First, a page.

A number of studies show that active learning produces a better learning outcome (11, 12). My personal experience is that the combination of study guides and dialogue lectures can produce better learning outcomes. An R&D project involving nursing students at Stord/Haugesund University College resulted in major academic progress and was very well received by the students. At the same time, the rate of examination failures declined.
A study guide is first and foremost a learning tool that serves to render the students more active and includes supplementary learning material, most often written by the lecturer. The guide tends to include a summary of the main points in the material and the basic principles of the discipline, written in an easily accessible style to promote in-depth understanding. The guide may also contain supplementary illustrations, various exercises, with or without a key, as well as other input that can provide an alternative approach to the learning material and stimulate active learning. The main purpose is to ensure that the lecturer and the students have a shared cognitive platform.
The most important thing we as lecturers can do is to motivate and stimulate the students to independent activity. I believe that the best way to do this is to engage in close dialogue with the students, by way of dynamic dialogue lectures. A study guide is a good tool to engender dialogue, and there-by also motivation and individual activity. Reading fifty pages of dense scientific prose on a subject before a lecture is not purposeful. This produces a cognitive overload in the students, and they are unable to distinguish between the essential and the non-essential elements in the material. However, the students will want to read six to eight pages outlining the essentials, where focus is placed on the basics with an emphasis on in-depth understanding, explained in simple terms in a study guide. They will also solve the pre-lecture assignments, and this will serve as a good basis for a dialogue.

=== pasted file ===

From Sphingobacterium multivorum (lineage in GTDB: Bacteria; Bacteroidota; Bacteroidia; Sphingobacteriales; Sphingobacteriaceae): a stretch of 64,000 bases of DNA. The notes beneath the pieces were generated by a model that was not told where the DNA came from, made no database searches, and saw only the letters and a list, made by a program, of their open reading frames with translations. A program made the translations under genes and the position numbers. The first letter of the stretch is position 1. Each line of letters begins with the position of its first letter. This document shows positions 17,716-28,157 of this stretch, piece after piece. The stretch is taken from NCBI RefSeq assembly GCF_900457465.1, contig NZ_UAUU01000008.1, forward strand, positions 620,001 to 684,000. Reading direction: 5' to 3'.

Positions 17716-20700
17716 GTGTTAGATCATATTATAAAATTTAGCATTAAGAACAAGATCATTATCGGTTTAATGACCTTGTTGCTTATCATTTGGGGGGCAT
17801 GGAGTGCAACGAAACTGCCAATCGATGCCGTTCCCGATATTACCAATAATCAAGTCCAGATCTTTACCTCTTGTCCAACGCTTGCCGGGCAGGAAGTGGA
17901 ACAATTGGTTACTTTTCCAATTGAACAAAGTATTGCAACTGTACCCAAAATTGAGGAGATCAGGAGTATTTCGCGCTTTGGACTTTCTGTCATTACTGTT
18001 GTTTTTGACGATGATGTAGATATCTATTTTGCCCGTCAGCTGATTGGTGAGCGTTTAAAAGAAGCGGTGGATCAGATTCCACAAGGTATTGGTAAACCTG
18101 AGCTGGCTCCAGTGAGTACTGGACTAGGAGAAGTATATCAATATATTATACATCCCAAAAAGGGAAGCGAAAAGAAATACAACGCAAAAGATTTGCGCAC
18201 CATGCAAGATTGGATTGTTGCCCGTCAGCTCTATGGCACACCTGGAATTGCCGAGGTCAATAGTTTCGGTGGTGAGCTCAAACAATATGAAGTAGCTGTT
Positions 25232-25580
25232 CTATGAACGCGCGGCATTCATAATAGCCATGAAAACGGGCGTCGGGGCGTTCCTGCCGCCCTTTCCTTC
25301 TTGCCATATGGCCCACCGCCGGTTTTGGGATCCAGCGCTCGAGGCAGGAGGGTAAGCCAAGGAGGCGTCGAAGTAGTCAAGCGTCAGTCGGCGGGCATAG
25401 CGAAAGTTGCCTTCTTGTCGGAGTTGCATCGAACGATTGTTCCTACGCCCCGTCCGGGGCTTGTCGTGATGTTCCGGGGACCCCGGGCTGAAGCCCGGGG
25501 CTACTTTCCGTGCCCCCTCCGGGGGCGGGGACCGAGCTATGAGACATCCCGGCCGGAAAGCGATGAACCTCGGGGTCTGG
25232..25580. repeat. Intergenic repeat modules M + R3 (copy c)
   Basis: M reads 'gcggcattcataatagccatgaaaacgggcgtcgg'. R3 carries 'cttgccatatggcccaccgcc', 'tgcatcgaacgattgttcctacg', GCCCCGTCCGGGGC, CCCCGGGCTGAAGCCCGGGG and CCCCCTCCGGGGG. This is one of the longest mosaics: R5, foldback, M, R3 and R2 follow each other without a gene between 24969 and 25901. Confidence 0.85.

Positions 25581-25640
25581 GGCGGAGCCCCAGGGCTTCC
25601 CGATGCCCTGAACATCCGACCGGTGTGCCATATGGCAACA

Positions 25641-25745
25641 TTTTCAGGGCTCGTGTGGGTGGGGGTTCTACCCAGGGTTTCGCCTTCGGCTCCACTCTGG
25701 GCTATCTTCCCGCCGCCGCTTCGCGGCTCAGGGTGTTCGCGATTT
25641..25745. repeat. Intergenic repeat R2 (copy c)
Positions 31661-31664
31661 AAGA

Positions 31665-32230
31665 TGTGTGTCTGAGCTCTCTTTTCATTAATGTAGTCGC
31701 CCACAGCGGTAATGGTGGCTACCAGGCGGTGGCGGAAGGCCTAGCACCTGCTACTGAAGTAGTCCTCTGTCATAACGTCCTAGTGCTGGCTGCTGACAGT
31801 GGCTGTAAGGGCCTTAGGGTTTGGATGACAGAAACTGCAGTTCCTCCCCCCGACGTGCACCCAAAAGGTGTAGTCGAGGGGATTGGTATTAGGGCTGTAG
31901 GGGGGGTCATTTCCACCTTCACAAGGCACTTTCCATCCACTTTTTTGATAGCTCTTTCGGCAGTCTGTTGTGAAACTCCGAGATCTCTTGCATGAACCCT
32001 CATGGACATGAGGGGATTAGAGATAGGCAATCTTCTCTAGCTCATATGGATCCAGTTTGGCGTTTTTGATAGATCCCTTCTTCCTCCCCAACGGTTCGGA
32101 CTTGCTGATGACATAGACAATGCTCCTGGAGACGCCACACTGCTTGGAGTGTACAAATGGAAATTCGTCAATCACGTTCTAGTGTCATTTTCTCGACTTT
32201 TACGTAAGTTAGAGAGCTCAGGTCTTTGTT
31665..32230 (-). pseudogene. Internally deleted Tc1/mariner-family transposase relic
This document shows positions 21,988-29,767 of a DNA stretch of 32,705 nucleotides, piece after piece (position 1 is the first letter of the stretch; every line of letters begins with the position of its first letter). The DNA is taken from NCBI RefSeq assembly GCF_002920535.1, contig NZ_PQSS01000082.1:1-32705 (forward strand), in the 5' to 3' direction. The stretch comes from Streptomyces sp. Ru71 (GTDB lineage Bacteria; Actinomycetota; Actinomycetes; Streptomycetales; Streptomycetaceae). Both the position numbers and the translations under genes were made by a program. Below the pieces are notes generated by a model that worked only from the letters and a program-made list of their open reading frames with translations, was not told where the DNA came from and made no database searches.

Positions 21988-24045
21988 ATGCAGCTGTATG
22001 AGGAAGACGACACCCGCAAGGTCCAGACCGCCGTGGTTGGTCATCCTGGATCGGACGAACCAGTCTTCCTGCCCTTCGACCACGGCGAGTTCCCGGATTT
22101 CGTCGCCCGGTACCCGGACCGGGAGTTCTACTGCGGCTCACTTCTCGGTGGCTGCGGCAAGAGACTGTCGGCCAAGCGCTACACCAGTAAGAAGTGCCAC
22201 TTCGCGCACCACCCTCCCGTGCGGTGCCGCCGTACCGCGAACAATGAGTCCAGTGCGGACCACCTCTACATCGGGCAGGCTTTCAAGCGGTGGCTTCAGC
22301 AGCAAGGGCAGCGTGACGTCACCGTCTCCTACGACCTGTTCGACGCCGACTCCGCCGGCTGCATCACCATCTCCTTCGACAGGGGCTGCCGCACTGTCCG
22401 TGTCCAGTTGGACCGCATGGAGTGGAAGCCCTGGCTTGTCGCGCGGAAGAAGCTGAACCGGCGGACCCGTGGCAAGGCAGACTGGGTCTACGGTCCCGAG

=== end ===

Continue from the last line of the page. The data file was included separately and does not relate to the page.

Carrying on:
As a result, we will have established an academic community which inspires confidence and acts as an inclusive learning environment that promotes dialogue. By having read the same material and ad-dressed key exercises related to the core material before the lecture, everybody shares the same cognitive platform, and the students have been provided with some pegs on which they can hang the supplementary information.
Study guides are being used in a number of prestigious universities and colleges in the US and Australia, such as Harvard University and Stanford University.
Another reason for supplementing the material with a study guide is that the students often find the scientific content of the textbooks too complicated, and that the books are written in an inaccessible language. Many of the traditional textbooks in natural science disciplines appear to have an excessive information density and contain too much detail in their descriptions.
The authors of textbooks place insufficient emphasis on presenting their material in an easily readable manner, and on describing the simple, basic principles that promote in-depth understanding. Some textbooks are perhaps not primarily written for students, but rather intended to impress colleagues within the discipline. Many textbook authors are fearful of oversimplification and of writing anything that can be picked upon by critically-minded colleagues. This may easily result in a dense stream of new facts, presented in the form of long-winded sentences and abstruse jargon which are hard to understand for a newcomer to the discipline.
In the words of the well-known author of physiology textbooks, Arthur C. Guyton (1919 – 2003): «Many textbooks of medical physiology have become discursive, written primarily by teachers of physiology for other teachers of physiology, and written in a language understood by other teachers of physiology but not easily understood by basic students of medical physiology» (13).